Topic：The challenges and opportunities of polymer mechanochemistry
Speaker：Prof. Roman Boulatov
The University of Liverpool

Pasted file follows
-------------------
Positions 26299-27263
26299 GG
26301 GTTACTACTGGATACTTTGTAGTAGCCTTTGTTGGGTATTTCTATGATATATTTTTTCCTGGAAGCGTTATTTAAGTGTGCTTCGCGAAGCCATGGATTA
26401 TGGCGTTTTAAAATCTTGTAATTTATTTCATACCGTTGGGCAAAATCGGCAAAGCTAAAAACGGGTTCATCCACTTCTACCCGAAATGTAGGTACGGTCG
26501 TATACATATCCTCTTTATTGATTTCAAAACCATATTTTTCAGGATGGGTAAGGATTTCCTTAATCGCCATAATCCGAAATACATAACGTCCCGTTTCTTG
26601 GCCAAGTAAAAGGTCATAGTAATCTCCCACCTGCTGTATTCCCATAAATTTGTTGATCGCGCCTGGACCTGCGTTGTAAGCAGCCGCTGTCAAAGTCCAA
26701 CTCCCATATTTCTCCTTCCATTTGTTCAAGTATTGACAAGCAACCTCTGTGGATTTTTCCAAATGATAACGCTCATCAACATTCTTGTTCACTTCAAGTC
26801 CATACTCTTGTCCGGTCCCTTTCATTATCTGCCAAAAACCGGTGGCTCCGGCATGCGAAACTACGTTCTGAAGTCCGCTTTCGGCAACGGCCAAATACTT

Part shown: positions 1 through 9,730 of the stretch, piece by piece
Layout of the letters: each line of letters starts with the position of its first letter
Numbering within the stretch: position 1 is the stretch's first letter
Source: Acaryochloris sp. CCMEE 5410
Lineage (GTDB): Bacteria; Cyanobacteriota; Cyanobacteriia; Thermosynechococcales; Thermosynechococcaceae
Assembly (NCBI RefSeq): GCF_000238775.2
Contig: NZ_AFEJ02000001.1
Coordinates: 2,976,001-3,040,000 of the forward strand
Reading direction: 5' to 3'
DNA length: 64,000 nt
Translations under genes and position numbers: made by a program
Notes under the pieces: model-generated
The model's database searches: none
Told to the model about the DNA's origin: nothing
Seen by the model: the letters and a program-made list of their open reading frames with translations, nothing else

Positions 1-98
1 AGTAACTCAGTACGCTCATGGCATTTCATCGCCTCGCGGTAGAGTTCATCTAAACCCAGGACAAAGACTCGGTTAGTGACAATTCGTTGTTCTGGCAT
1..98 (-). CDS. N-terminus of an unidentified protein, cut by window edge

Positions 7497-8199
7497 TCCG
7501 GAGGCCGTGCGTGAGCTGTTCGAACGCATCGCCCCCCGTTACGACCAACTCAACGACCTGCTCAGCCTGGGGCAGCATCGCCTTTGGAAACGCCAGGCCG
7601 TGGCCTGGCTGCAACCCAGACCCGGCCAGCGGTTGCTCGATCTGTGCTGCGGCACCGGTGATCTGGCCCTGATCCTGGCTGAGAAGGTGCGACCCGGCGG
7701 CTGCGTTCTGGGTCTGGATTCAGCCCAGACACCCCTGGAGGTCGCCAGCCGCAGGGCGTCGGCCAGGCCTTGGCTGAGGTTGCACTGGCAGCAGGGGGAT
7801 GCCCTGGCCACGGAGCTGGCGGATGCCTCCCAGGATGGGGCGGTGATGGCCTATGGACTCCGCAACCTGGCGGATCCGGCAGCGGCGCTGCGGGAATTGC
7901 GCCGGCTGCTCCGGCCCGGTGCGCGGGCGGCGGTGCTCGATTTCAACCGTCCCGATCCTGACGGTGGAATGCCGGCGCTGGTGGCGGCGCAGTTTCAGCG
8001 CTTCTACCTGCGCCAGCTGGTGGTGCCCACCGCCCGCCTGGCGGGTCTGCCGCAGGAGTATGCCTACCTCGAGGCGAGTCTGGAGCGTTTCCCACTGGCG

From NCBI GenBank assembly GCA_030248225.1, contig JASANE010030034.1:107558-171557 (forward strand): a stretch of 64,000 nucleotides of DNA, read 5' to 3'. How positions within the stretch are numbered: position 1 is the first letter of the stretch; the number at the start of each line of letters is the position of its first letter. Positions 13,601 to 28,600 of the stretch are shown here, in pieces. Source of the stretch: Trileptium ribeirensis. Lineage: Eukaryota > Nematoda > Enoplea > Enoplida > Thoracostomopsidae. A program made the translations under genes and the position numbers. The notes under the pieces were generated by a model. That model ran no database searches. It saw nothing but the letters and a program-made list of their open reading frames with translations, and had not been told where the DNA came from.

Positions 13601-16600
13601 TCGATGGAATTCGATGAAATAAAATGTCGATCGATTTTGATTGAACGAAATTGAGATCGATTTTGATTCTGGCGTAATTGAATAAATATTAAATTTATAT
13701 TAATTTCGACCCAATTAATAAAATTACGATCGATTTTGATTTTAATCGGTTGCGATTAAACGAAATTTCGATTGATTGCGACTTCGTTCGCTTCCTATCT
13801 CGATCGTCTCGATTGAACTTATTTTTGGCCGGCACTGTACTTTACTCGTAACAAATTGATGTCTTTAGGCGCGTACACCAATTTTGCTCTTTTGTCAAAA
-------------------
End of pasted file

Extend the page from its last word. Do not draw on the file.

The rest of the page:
Polymer mechanochemistry is an emerging field at the interface of chemistry, materials science, physics and engineering. It aims at understanding and exploiting unique reactivities of stretched polymer. Macromolecular chains or their segments become stretched in bulk polymers under mechanical loads or when polymer solutions are sonicated or flow rapidly through abrupt contractions. Increasing amount of empirical data suggest that mechanochemical phenomena are widespread wherever polymers are used. In the past decade, empirical mechanochemistry has progressed enormously, from studying fragmentations of commodity polymers by simple backbone homolysis to demonstrations of self-strengthening and stress-reporting materials and mechanochemical cascades using purposefully designed monomers. I'll discuss this progress using specific examples to illustrate the opportunities both for fundamental studies of polymer behavior and for potential applications. I'll also describe the outstanding challenges facing polymer mechanochemistry, particularly in developing conceptual frameworks within which to rationalize, systematize and generalize empirical mechanochemical observations. I’ll conclude by suggesting 5 important scientific problems that can be advanced by exploiting polymer mechanochemistry.